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Aussie companies push for $150m space manufacturing bid

Isabella Richards
space manufacturing bid

Over 30 Australian-bred companies and universities have joined forces to push a $150 million bid to the federal government to establish three space facilities in Queensland.

Aussie companies push for $150m space manufacturing bid
space manufacturing bid
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The group is proposing to enhance homegrown capabilities through the Modern Manufacturing Initiative (MMI) Collaboration Stream – a $1.3 billion project announced in 2020.

It is under the Australian Space Manufacturing Network (ASMN), which is spearheaded by Gilmour Space, a rocket and satellite manufacturer, and backed by the Queensland government.

“The space industry is still very new relative to other industry pillars, and it lacks the funding and basic infrastructure to support it,” said Adam Gilmour, CEO of Gilmour Space.

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The Manufacturing Collaboration Stream – part of the MMI – provides funding for large projects that support business collaborations.

In a statement, the group proposed three new facilities to be established in Queensland, including:

  1. a common test and manufacturing facility, enabling members to advance their space research and technology development at lower cost;
  2. an advanced manufacturing facility for building commercial rockets and satellites, anchored by Gilmour Space; and
  3. an orbital spaceport at Abbot Point near Bowen in north Queensland, which will help bring many of these products to space.

Australia’s space capabilities have been boosted by $700 million since Prime Minister Scott Morrison entered into office, expecting the sector to triple by 2040.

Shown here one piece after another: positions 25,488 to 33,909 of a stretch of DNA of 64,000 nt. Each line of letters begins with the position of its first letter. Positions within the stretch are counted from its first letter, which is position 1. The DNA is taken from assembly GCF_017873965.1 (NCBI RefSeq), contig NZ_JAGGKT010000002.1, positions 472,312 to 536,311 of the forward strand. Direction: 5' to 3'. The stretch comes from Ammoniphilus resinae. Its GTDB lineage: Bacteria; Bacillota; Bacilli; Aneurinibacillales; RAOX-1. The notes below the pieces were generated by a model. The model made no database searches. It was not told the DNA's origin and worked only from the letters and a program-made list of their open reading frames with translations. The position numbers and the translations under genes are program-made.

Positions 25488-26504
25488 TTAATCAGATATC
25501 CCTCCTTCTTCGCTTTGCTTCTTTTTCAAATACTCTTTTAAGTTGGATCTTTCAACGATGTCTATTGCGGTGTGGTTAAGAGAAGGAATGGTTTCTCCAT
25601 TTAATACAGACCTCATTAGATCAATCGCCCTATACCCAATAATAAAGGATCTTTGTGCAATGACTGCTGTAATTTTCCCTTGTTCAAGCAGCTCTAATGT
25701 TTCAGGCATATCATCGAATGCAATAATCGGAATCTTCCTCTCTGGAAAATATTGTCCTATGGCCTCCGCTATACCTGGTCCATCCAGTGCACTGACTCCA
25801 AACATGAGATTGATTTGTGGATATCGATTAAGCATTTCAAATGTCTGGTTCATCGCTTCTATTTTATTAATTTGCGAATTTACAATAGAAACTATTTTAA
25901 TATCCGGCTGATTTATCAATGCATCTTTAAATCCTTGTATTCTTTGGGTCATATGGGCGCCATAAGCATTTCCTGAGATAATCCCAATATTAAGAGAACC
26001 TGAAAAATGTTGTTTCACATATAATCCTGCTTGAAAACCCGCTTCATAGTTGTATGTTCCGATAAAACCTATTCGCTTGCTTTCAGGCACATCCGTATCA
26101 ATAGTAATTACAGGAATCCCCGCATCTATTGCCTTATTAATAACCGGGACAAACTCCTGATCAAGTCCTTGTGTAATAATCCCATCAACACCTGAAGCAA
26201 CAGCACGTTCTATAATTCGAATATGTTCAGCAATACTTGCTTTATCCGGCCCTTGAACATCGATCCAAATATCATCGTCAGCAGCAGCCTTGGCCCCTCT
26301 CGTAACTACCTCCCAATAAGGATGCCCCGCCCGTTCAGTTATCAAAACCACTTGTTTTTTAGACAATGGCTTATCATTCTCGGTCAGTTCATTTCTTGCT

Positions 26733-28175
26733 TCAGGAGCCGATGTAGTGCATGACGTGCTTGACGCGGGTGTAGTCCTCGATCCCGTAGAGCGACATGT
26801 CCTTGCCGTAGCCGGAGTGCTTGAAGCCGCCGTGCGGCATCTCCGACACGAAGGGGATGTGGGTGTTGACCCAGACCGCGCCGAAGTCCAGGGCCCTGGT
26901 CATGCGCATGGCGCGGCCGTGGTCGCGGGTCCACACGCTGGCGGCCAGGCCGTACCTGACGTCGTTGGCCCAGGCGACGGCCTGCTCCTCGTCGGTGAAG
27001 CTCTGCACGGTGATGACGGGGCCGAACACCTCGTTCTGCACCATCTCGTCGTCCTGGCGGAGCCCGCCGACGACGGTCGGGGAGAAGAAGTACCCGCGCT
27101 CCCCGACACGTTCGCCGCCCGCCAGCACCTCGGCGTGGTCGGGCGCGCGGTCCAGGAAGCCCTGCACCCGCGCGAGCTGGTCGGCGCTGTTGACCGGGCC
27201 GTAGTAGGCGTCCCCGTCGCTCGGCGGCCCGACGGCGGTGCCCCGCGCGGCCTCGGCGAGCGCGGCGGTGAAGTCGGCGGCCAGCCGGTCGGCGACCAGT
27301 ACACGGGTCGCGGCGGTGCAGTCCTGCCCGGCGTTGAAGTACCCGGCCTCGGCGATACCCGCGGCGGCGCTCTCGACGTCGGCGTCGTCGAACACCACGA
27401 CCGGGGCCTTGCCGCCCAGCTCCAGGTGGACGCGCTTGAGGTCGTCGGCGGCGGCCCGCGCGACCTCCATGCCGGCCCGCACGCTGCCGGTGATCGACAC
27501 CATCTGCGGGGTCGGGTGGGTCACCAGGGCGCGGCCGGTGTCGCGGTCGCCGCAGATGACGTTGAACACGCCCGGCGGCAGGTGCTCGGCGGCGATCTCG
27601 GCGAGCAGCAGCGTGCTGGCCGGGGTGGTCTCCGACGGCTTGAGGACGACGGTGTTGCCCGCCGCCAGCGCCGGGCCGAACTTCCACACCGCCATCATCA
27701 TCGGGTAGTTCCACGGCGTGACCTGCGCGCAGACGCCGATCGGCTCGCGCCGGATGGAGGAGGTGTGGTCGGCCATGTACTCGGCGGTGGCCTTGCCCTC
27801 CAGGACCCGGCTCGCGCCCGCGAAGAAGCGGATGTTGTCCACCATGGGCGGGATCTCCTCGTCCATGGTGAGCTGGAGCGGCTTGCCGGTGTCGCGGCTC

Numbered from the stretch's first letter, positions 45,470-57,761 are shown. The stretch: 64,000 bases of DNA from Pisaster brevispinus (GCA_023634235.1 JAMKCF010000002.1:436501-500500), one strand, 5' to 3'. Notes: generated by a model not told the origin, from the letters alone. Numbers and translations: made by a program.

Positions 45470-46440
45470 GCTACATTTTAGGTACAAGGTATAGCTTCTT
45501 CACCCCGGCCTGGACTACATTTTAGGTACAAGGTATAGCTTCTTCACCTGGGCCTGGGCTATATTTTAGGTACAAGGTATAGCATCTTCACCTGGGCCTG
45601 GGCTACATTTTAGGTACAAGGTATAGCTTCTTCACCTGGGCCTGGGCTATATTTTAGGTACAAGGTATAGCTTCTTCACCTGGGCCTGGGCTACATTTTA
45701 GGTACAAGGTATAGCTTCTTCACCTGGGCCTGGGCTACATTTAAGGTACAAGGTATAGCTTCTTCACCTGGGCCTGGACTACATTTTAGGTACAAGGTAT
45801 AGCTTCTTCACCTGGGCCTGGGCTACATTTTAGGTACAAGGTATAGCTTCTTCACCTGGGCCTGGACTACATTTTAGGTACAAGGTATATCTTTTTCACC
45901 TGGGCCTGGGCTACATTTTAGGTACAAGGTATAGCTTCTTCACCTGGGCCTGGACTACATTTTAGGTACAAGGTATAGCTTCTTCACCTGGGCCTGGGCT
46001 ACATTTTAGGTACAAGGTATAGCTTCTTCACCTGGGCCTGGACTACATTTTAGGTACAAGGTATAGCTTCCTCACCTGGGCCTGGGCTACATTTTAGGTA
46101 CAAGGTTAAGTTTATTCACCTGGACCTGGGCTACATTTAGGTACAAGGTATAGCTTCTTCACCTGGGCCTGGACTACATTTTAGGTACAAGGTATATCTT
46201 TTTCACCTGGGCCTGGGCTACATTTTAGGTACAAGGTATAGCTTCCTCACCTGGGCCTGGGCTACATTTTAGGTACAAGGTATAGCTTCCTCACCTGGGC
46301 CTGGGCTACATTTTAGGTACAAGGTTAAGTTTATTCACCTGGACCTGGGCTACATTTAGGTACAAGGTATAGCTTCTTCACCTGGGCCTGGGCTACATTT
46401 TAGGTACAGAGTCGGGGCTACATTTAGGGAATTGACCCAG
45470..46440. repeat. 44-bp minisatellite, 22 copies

But for many years, Australia has depended on international space infrastructure and technology, stunting the nation from creating its own capabilities.

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Industry leaders have long said the nation has several advantages, including ideal location in the southern hemisphere and strong international partnerships.  

Glen Tindall, CEO of EOS Communications Systems, said, “Australian space manufacturing facilities will unlock Australia’s true potential as a respected space faring nation.”

He added the ASMN brings a “diverse range” of industry groups together to push for these facilities within Australia.

Some of the founding members of the team include Swinburne University of Technology in Victoria, ARM Hub in Queensland, Spiral Blue in NSW, Space Machines in South Australia and many others.

Gilmour touted six states and territories in Australia are involved in the bid.

He said the “industry-led project” to establish infrastructure will “unlock collaborations, create jobs and capability, attract private investment” and push the sector to commercialisation.

CEO of ARM Hub, a robotics manufacturer, Dr Cori Steward said to advance Australia’s manufacturing future, Australian-wide companies need to “do bigger business together.

“ARM Hub will be catalysing commercialisation through industry access to the nation’s expertise, de-risking technology adoption and building workforce digital capability, collaboratively,” she said.

The ASMN proposal has been submitted to the Department of Industry, Science, Energy and Resources.

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